Hoisted from the Archives: Rather more urgent than I thought it would be 27 months ago: After the Next Nuclear Fire...: In the early 1980s the U.S. NSA—or perhaps it was the Defense Department—loved to play games with Russian air defense. They would send probe planes in from the Pacific to fly over Siberia. And they would watch and listen: Where were the gaps in Russian sensor coverage? How far could U.S. planes penetrate before being spotted? What were Russian command-and-control procedures to intercept intruders? And so on, and so forth.
Then, one night, September 1, 1983, the pilot of Korean Air Lines Flight 007 to Seoul mispunched his destination coordinates into his autopilot, and sent his plane west of its proper course, over Siberia, where Russian fighters—confident that they had finally caught one of the American spyplane intruders napping—blew it and its hundreds of civilian passengers out of the sky. With some glee the Reagan administration claimed that the Russians had deliberately shot down a civilian airliner because they were barbarians and terrorists and wanted the world to know that they were barbarians and terrorists by handing the Reagan administration a propaganda victory. The Russians counterclaimed that the CIA had deliberately misprogrammed the autopilot of KAL 007 and monkeyed with its transponder in order to trick the Russians into shooting down a civilian airliner. What had actually happened was a mistake: radar operators, majors, colonels, and generals seeing what they expected to see—a U.S. spyplane intruding into Russian air space and, for once, not being alert enough to scoot out to sea before the defending fighters arrived.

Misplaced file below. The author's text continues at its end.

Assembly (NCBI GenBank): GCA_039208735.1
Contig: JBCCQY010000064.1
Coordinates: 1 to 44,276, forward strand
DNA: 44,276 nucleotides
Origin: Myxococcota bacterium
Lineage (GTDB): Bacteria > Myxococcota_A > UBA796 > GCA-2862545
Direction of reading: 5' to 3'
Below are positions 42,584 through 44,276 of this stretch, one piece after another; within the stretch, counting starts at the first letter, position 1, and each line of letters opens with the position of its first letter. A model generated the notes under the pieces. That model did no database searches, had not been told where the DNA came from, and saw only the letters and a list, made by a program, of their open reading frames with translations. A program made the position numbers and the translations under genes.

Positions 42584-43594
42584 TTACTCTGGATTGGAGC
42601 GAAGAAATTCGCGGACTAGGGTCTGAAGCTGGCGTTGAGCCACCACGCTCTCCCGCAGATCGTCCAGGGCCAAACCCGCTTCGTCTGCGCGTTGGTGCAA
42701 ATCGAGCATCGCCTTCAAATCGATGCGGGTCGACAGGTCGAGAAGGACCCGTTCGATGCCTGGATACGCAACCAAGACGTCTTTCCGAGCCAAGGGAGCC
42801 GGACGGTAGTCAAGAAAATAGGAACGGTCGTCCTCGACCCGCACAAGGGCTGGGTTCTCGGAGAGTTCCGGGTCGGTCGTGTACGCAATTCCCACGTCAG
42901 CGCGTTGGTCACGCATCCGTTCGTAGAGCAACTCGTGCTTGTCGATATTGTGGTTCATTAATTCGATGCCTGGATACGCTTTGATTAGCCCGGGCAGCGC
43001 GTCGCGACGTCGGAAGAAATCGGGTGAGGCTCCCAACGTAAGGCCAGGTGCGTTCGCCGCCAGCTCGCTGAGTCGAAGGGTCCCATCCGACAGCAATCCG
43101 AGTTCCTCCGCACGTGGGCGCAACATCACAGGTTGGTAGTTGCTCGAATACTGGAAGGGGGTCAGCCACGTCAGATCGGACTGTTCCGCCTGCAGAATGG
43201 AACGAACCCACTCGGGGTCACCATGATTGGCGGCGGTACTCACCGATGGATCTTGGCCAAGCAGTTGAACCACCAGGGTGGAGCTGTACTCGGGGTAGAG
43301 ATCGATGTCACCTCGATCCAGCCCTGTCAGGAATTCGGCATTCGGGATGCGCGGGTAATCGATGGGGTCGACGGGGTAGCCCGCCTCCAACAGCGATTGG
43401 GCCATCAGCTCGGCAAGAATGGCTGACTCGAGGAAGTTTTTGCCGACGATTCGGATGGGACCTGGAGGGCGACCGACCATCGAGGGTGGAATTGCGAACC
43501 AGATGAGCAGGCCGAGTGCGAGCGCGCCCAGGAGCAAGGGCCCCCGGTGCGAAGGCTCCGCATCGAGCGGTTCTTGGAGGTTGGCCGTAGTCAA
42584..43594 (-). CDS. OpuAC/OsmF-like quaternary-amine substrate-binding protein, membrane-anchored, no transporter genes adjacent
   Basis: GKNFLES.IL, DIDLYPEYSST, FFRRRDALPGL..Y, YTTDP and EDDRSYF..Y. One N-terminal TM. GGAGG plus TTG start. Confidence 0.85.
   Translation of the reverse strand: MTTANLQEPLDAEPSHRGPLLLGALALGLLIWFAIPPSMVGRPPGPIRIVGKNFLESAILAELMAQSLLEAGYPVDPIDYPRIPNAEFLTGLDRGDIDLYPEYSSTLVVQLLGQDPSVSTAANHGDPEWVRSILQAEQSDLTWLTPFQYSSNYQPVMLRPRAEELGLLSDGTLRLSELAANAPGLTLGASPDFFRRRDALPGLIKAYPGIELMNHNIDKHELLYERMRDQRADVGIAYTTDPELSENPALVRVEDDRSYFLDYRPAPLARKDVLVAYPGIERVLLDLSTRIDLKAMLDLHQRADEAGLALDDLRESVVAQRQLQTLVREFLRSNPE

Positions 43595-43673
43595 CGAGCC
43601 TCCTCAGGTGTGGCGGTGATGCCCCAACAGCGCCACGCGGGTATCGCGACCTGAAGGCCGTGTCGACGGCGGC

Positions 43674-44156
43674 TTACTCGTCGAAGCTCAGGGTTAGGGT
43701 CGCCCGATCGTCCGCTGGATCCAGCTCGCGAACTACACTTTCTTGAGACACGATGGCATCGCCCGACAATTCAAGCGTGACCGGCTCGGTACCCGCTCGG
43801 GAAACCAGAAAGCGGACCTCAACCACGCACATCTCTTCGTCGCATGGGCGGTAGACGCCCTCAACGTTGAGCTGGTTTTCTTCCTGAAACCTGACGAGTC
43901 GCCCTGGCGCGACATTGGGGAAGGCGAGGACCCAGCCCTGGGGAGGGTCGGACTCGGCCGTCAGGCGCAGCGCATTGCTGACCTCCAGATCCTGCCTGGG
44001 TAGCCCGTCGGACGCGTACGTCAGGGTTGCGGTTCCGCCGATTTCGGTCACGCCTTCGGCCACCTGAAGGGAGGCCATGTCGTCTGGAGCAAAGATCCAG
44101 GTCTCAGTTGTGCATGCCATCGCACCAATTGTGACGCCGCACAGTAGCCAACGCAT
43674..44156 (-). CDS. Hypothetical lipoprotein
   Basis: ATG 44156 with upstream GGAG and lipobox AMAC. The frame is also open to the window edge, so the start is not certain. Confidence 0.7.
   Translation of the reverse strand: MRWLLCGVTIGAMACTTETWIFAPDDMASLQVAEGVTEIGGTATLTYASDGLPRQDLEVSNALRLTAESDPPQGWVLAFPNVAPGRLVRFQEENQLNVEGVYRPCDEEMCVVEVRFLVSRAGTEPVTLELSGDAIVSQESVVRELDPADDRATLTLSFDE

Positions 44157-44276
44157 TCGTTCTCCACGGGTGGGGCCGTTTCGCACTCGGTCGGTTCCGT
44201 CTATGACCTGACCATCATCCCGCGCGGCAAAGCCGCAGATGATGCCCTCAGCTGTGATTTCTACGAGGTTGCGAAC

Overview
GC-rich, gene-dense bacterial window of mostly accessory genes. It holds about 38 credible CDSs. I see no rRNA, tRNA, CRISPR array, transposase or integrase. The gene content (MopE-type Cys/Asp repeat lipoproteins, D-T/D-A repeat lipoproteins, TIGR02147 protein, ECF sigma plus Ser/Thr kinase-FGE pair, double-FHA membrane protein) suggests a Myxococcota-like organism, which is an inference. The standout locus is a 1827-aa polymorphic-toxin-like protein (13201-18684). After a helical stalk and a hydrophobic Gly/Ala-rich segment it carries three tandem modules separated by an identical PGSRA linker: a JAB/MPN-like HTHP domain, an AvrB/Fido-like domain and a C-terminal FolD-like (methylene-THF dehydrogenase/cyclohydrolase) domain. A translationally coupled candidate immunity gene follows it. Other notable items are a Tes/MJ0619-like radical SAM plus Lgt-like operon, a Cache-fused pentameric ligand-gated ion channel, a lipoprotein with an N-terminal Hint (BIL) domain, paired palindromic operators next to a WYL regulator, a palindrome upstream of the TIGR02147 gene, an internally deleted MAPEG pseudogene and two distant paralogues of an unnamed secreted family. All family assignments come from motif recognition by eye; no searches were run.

In the late 1980s, the U.S. sent its warships into the Persian Gulf to protect Saudi and Kuwaiti tankers against Iranian attack. Saudi and Kuwaiti oil earned dollars that paid for Saddam Hussein's Iraq to fight its bloody war against Khomeini's Iran in what the carter and Reagan administrations approved of and encouraged as appropriate payback for the outrage against international law and diplomatic practice committed by Khomeini and company's seizure of hostages from the diplomats at the American embassy in Tehran. This time it was the turn of the Americans—the sailors on the "robo-cruiser" Vincennes—to shoot down a fully-loaded civilian airliner, Iran Air Flight 655 on its regularly-scheduled run in its regularly-scheduled flight path at its regularly-scheduled time across the Persian Gulf from Bandar Abbas to Dubai. Once again what happened was a mistake: sailors seeing an airliner flying straight and level as a hostile bomber dropping in altitude and preparing to fire its missiles. The records of the Vincennes’ instruments show no signals that would suggest a bomber was detected, while they do record detecting a civilian IFF signal.
Boys who don't think too fast and aren't too smart at processing information playing with deadly toys. Testosterone-poisoned devil-apes using not rocks and fists to demonstrate some bizarre concept of reproductive fitness but using buttons and missiles instead. And, increasingly, testosterone-crazed devil apes playing with nuclear weapons.